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Friday, November 13, 2015

Buzzcocks: A Different Kind Of Tension

BUZZCOCKS: A DIFFERENT KIND OF TENSION (1979)

1) Paradise; 2) Sitting Round At Home; 3) You Say You Don't Love Me; 4) You Know You Can't Help It; 5) Mad Mad Judy; 6) Raison D'Etre; 7) I Don't Know What To Do With My Life; 8) Money; 9) Hollow Inside; 10) A Diffe­rent Kind Of Tension; 11) I Believe; 12) Radio Nine.

Not too different, though — same band, same label, same producer, and it's not as if the Seventies were past us, anyway. On both of their previous LPs, the Buzzcocks tried to be a little more than just a «punk» or a «pop» band, and here they continue in the same vein, alternating between short, catchy, flashy statements and extended workouts that thrive on glorious monotonousness. Not everything is equally effective, but, hell, nothing can be on a record like this.

Indeed, the opening track, ʽParadiseʼ, despite its declarative anthemic nature, is their least re­markable lead-in number so far — no serious vocal hook, recycled riffage, and a minimalistic instrumental break that just consists of moving the same riff up and down the scale a bit, exactly the kind of stuff that used to seriously turn me off of classic era punk rock. You might think they're beginning to run out of ideas, but no, this is not the case: already the second song, ʽSitting Round At Homeʼ, runs a few small, but nice experiments with rapid tempo changes, where the slow parts are correlated with the grumbly nagging mantra "sitting round at home, sitting round at home, watching the pictures go" and the fast breaks probably correspond to the fast'n'furious brain activity of the title character. Nothing great, but fun.

The band's experiments with minimalism continue with ʽMad Mad Judyʼ, shot off at a break­neck tempo and, once the barking lyrics are over, left with nothing but its fast, simple bass riff for a couple minutes; they become somewhat excessive with ʽHollow Insideʼ, which is arguably their most «Goth» sounding number so far, but completely tongue-in-cheek — slow it down and get Robert Smith to sing it, and you got yourself a suicidal mantra, but at this tempo it is clearly paro­dic, more like a mocking test of how much time you can stand Shelley repeating "hollow inside, I was hollow inside". I must say that my own patience got exhausted by the second listen.

But honestly, the record really hits gold only with the last two tracks. The title song, with its quasi-martial use of power chords and endless list of robotically delivered nouns and imperatives, has a certain prophetic je ne sais quoi — it sounds neither too humorous nor too serious, but is easily the most insistent track in the band's catalog, knocking on your door like a merciless police raid; they also put electronic effects on some of the vocals, acknowledging the arrival of New Wave and the robotic nature of The System at the same time. And then there's ʽI Believeʼ, whose seven-minute length is justified by several different sections and an inherent contradiction — on one hand, "I believe in the workers' revolution /  And I believe in the final solution", sung in a cheerful and optimistic manner, on the other, "There is no love in this world any more", screamed out over and over like a slogan to a solitary aching chord.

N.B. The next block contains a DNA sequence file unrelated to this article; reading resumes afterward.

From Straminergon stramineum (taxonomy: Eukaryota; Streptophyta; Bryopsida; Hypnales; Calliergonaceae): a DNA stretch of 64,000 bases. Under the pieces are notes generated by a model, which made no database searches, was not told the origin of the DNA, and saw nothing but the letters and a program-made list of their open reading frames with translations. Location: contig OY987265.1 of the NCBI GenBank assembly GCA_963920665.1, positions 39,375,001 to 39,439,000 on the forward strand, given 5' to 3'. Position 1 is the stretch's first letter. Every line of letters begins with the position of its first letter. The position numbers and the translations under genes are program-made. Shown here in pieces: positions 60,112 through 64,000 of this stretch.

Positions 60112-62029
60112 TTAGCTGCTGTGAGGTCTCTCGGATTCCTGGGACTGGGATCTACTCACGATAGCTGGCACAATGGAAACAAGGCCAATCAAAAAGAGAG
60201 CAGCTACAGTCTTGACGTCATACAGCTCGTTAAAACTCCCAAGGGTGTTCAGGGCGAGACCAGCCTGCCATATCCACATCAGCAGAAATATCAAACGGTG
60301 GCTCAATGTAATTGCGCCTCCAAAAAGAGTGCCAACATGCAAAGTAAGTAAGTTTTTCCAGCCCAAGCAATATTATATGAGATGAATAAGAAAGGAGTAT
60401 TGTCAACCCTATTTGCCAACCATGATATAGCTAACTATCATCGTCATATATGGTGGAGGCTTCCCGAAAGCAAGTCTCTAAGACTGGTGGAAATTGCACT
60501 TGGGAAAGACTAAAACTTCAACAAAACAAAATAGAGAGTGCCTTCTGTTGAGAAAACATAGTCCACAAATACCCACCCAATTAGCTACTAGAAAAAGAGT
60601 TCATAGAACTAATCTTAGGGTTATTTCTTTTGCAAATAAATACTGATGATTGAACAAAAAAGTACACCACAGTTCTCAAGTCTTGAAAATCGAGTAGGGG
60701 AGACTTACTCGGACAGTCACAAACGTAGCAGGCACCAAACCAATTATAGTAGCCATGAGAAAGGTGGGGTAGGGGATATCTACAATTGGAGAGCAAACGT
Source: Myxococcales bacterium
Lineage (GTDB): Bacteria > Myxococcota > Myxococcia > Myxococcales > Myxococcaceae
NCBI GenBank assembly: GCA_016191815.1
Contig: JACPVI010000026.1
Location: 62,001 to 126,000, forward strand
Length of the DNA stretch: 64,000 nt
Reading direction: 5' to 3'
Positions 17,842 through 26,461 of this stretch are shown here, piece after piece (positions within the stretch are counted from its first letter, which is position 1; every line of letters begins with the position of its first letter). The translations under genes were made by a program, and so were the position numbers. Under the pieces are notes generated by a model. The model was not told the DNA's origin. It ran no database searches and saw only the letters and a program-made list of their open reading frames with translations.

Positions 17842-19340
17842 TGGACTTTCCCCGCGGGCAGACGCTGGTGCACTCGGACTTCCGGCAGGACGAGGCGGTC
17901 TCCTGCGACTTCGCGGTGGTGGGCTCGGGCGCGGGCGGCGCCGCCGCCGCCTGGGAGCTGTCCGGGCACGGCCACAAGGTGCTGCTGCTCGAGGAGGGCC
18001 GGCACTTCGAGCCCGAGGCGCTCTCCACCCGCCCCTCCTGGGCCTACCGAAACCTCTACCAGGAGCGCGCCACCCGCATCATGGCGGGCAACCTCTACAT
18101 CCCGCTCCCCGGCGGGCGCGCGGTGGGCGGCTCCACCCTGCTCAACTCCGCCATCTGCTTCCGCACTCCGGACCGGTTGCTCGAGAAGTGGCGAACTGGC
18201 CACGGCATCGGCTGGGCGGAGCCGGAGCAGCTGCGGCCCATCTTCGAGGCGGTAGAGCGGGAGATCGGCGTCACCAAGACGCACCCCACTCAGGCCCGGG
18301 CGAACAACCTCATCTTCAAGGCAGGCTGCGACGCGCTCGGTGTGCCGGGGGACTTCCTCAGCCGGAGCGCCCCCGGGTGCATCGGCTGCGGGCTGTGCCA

In between all these mini- and maxi-experiments, there are some good old-timey pop-punk ditties about good love and bad love, but we're not going to talk about them because they're on the level of the «just okay» segment of Singles Going Steady, not the «really frickin' great» segment. In­stead, I'll just conclude, with a modest thumbs up for accompaniment, that the album fairly strictly follows the Buzzcocks formula — and it's already getting a wee bit tiresome on the whole and a wee bit irksome in particular places, but they still have fun ideas and have not had time to descend into self-parody. Which, of course, implies that breaking up instead of finalizing their fourth album was the perfectly reasonable thing to do at the time. Ever heard Pete Shelley's Sky Yen? Had that been released as a Buzzcocks album, that'd be one hell of a change, like an entire Beatles record with nothing but ʽRevolution No. 9ʼ clones on it. But it wouldn't get a thumbs up from me, nosiree, uh-uh.

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